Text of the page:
I recently had a conversation with my father about gender equality. And it was interesting to see that the topic can mean different things to different people. Because of this discrepancy, I want to write about what gender equality (SDG number five) really means. And also, what it doesn’t.
I’m a girl, and I was taught to bat out of the park and go above and beyond. This is an upbringing all children should have, irrespective of their gender. Opportunities should be given based on merit and readiness to do one’s best, not on gender.
The fact that women can’t inherit property in some instances, the pay gap, and the discrimination women experience in their day to day lives are all real problems that have to be addressed. Women are often treated as second class citizens, hence the need for SDG Number 5. So, gender equality is more than fixing the pay gap or addressing gender-based violence. Gender equality is the freedom of both genders to pursue happiness and chase their dreams, replacing the despair of discrimination with hope for the future.
The point of SDG number 5 is to advocate a level playing field for both women and men.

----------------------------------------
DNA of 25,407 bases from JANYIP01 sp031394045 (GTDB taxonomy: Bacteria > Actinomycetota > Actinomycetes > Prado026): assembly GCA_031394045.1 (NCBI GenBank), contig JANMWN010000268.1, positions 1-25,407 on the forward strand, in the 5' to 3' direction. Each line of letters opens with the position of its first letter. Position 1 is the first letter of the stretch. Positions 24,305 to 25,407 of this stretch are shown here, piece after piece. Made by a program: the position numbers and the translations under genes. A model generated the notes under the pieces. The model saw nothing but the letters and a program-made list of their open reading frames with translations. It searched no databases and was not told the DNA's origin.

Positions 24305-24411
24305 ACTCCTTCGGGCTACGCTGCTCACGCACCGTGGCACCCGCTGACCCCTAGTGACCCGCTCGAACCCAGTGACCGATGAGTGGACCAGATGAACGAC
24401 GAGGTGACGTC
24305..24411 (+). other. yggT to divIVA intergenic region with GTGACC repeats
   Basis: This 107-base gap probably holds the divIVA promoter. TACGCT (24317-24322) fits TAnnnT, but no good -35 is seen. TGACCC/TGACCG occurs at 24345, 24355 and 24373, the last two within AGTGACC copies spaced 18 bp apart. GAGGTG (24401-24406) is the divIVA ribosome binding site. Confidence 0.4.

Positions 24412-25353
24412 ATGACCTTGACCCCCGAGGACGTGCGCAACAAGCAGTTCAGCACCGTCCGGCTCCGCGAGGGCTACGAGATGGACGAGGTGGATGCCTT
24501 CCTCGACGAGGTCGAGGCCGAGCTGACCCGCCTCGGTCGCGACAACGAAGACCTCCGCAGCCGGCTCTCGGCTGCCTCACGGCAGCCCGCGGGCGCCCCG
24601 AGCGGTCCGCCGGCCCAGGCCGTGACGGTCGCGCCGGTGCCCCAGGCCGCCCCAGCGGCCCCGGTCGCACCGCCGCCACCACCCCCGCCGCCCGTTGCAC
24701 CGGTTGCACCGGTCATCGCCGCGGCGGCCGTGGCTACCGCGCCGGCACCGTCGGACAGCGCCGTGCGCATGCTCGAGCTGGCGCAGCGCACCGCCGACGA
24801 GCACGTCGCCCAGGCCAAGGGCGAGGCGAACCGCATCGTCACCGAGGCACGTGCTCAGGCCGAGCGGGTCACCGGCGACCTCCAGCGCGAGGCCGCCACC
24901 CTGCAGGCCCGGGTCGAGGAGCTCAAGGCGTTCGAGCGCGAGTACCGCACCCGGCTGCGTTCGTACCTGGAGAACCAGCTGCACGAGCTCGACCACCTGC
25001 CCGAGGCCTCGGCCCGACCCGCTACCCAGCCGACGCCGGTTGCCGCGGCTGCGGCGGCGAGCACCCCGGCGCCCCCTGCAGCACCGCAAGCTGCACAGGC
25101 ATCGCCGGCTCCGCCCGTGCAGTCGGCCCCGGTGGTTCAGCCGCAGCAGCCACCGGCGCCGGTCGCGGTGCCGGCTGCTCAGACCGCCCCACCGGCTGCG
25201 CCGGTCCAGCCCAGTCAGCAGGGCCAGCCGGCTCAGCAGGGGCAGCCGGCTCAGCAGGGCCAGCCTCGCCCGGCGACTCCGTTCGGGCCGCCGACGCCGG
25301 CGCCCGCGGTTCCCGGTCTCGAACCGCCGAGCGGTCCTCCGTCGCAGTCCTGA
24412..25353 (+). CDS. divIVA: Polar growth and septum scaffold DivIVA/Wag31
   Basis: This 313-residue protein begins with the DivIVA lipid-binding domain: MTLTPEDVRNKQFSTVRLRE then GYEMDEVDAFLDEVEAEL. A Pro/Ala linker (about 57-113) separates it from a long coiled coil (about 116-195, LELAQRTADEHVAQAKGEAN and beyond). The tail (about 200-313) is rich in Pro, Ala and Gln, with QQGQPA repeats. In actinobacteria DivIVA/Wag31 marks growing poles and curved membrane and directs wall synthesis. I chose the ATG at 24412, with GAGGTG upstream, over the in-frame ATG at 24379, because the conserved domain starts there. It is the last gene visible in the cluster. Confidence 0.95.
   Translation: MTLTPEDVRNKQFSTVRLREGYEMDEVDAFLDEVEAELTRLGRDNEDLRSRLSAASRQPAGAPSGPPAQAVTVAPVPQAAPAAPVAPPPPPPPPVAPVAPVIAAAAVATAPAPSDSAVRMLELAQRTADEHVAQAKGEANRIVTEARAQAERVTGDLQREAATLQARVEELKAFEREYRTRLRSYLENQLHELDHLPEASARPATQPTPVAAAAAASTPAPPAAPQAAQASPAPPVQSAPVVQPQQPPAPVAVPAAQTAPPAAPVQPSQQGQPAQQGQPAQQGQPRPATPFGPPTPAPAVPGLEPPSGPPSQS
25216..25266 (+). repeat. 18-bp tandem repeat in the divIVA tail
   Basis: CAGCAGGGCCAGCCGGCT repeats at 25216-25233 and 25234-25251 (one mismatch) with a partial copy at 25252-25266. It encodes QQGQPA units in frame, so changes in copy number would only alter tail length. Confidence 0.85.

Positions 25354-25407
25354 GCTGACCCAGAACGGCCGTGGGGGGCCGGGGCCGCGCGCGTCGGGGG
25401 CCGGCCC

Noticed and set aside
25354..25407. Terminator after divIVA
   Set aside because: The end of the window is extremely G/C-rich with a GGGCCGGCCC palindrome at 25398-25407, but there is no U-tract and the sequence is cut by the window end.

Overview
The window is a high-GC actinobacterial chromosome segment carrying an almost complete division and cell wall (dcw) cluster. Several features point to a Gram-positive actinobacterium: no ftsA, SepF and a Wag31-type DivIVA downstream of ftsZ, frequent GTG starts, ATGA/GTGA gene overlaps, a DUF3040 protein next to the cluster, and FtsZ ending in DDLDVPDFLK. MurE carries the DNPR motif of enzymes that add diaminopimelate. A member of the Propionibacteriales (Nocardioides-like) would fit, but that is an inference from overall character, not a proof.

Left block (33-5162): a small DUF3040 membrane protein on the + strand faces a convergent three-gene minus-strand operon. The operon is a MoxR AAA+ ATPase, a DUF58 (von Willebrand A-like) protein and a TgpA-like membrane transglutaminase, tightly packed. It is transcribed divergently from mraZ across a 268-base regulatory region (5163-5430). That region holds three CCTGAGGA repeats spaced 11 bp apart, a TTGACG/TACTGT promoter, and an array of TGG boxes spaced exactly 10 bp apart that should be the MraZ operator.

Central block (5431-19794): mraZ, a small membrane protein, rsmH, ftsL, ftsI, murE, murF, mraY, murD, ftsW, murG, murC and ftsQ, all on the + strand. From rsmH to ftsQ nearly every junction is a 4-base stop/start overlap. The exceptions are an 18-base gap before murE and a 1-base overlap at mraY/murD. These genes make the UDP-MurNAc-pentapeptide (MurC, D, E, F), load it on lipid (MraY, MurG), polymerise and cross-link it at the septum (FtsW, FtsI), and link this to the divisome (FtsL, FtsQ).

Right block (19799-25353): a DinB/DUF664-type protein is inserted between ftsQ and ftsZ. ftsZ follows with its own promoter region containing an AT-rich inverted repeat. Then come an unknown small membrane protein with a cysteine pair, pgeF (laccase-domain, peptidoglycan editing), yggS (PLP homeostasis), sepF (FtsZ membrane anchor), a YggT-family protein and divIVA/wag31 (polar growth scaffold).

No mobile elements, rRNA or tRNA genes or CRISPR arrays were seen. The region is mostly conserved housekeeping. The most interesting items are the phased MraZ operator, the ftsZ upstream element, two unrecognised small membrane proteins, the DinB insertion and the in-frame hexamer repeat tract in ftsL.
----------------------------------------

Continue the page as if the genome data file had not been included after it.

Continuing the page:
In a world with gender equality, GDPs would increase, hate-crimes would decrease, and the lives of children all over the world would be better. The earth would be happier! Think about it! An existence with more opportunities for women to bring their talents, gifts, and unique perspectives to the table. Sounds good to me!
A hero of mine, Malala Yousafzai, once said “We cannot all succeed when half of us are held back.” Advancements have been made, and these should be celebrated. But there’s always more to be done. So instead of holding women back, let’s propel them forward!
Voice of Anisa Daniel Oniko
Anisa is an author, and a UN child ambassador for the SDGs. Who employs her writing to entertain and shed light on her causes.
She is delighted to invite adults and children alike into the realms of her imagination to provide fun, twists, lovable characters, and inspiration to keep reading!